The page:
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Are You Googling Your Privacy Away?

Eric Shahinian wrote some detailed notes on last night’s panel on “Are You Googling Your Privacy Away?” for the New York County Lawyers’ Association / Cyberspace Law Committee.

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Mark Grossman, Partner, Dewitt Grossman, P.L. (To stay current with tech law issues, ask Mark Grossman to add you to his mailing newsletter.

 His email is mgrossman (at) dewittgrossman.com. )

 To discuss recent news, let’s look at the new Sprint Family Locator.

Who is concerned? Doubtful.

Many of you probably feel that it’s a sign of relief, that now I will know where my spouse or kid is in an instant.

 But it’s more serious.

Think divorce litigation.

You claimed to be at work, but your phone says you were at the Holiday Inn.

 Curious. I wonder what you could’ve been doing.

Many issues come up as to: is my provider allowed to disclose information if I don’t want them to? Is there any way to stop them? This is only the beginning.

 To add on to the discussion of the actual cost to store this information, we are talking a tremendous amount of space.

This information therefore must be worth it, and it is.

It is worth an incredible amount.

 The EU operates differently than the U.S.

In Spain, this isn’t an issue.

We are in a different culture, people easily spread their information.

Myspace.com is a great example.

75 million users and growing, all of which have given out readily accessible information, that can deduce other information that can say so very much.

There are tons of things to improve in the industry, but we need to focus on one thing in particular, and politics has a great deal to do with it.

 I am a moderate Democrat, and my views reflect that position.

 This is truly a debate on choice.

 Yes, some people prefer to have their information known in order for companies not to waste their time by trying to sell a consumer things that person does not want.

 That is fine. As I will say again, the question is, if you didn’t want your information shared, could you stop it? No.

If the information was lost or stolen, would you want to know? Yes.

Could you? Probably not.

 I recommend Webwasher and Scroogle.org as useful tools to combat the concerns.

 I would love it if the bookstore owner knew what I wanted and would pick out books for me.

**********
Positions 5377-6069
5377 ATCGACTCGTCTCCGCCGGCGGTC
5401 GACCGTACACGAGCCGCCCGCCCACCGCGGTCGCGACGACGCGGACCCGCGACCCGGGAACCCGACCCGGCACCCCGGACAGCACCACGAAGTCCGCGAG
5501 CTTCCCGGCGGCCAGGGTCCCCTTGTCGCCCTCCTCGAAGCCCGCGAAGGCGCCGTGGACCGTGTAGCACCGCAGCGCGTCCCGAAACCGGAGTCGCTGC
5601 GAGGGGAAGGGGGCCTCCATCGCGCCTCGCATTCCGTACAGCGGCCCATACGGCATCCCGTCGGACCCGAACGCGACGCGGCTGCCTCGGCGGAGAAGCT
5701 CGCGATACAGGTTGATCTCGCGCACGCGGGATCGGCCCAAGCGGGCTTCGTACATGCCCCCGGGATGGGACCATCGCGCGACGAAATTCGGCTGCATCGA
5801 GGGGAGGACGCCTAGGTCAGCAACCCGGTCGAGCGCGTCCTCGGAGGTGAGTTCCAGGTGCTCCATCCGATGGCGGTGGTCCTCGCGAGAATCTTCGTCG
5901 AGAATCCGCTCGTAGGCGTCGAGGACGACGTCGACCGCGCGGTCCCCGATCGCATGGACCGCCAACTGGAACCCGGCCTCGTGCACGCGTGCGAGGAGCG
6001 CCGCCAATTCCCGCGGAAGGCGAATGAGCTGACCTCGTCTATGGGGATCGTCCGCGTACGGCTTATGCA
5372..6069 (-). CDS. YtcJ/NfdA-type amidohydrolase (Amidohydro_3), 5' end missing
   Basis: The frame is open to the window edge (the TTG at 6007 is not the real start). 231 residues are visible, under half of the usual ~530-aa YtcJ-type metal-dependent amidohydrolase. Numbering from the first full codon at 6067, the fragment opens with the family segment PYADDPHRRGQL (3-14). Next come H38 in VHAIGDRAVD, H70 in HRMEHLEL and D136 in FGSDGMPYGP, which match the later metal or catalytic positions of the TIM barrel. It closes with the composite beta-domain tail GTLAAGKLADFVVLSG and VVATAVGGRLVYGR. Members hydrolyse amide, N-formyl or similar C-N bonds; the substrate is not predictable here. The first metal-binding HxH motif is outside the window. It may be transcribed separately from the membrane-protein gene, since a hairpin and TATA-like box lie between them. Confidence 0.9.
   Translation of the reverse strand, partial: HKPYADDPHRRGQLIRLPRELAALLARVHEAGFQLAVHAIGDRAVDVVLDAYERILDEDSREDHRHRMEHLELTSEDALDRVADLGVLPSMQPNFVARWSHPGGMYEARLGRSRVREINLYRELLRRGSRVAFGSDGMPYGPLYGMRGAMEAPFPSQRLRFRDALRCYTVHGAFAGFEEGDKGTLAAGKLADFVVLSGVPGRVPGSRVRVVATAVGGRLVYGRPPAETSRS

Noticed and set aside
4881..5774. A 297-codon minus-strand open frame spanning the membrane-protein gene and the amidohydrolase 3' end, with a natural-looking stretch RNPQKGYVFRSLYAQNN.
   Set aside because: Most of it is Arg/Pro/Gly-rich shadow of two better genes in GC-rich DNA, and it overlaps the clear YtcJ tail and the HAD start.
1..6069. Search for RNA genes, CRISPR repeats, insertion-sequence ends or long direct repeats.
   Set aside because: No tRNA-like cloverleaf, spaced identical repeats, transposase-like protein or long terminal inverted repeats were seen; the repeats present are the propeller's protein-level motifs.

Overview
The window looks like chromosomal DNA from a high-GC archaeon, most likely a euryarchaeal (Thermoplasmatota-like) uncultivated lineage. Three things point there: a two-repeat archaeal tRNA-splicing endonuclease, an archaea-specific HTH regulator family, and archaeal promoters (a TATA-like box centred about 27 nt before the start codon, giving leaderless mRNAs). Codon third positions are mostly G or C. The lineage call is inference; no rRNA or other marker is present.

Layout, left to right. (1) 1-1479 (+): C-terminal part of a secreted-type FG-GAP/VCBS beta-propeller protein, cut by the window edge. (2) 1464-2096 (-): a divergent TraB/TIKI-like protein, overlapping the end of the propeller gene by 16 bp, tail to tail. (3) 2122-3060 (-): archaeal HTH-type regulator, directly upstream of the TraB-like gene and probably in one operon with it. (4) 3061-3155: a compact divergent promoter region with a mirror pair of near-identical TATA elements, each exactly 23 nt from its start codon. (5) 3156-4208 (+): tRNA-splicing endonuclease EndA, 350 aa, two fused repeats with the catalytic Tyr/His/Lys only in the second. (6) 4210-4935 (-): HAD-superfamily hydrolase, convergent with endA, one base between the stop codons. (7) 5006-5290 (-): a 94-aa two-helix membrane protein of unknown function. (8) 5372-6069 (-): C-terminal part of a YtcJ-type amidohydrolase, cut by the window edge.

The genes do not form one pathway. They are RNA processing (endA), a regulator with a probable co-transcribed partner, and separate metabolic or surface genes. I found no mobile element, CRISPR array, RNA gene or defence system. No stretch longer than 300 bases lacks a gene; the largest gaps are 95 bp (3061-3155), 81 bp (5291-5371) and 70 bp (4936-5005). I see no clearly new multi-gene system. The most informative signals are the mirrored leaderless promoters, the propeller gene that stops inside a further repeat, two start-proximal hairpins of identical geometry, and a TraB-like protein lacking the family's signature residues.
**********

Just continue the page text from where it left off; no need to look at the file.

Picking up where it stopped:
It is the same thing now. But it isn’t one piece of data, they are compiling vast amounts of information.

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Harry Valetk, Director, Privacy Online, Entertainment Software Rating Board Everything can be tracked.

This isn’t just web pages here.

 This concerns call records, email records, search queries.

It is all saved, it is never really deleted.

Google doesn’t delete a thing.

They have compiled detailed profiles of every imaginable characteristic.

What has emerged as the controversy over internet cache is truly, how can they sell this to someone? This is private information. But now think back 20 years.

Often times a business’ greatest asset was their mailing list.

Especially for a marketer. It is the crux of their modern marketing business.

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Raj Goel, CTO, Brainlink International, Inc. What I find most fascinating, something that most people don’t catch on to, is who would want this information from people, aside from marketers and thief’s? Easy to answer: the government. Surprising how most people never realize they provide the demand for most of this information.

 A good analogy of this industry and discussion is to the automotive industry.

 We are at the equivalent right now of having just got a new Cadillac (picture this 40 years ago), driving 90 mph, and this was years and years before seatbelts and airbags.

What a dangerous situation indeed.

 What is most frightening about Google is not their basic search, it is Gmail. Does anyone have Google? Who got an invitation? It is invitation only.

But wait, look at this, if you provide your cell phone number, they will send you an invitation? Ever realize they could easily just give you an invitation on the website? They want your number.

Google doesn’t want to be a search engine.

 It wants to be the largest database in the world.

They already know more about you than you may know.

Under legislation email must be kept private, under legal documentation, Gmail isn’t an email account, it is a database.

 Notice how the top link in Gmail happens to work very nicely with your tastes.

 Something in your email revealed that. Check the fine print.

So what’s worse than Gmail? Google Desktop.

Yeah it’s great, and efficient. But it gives Google “the keys to your life”.

You make yourself so vulnerable to issues.

 Ever realize how you can view deleted emails from a long time ago, or find web pages you may have view briefly? All which has been “deleted” truly was not.

 It is saved for many, many years.

Remember the litigation facing Google, in which they refused to give over user data? Don’t feel safe, it is because it is too valuable to them, not you.

But what is not discussed is the National Security Letter they likely received, forcing them to give over the information, and forcing them not to discuss the situation.

To hit home, I know most people have medical information they don’t want disclosed.

I did work for a healthcare provider, and trust me, your information, minus any psych evaluation, is in at least 5 countries.

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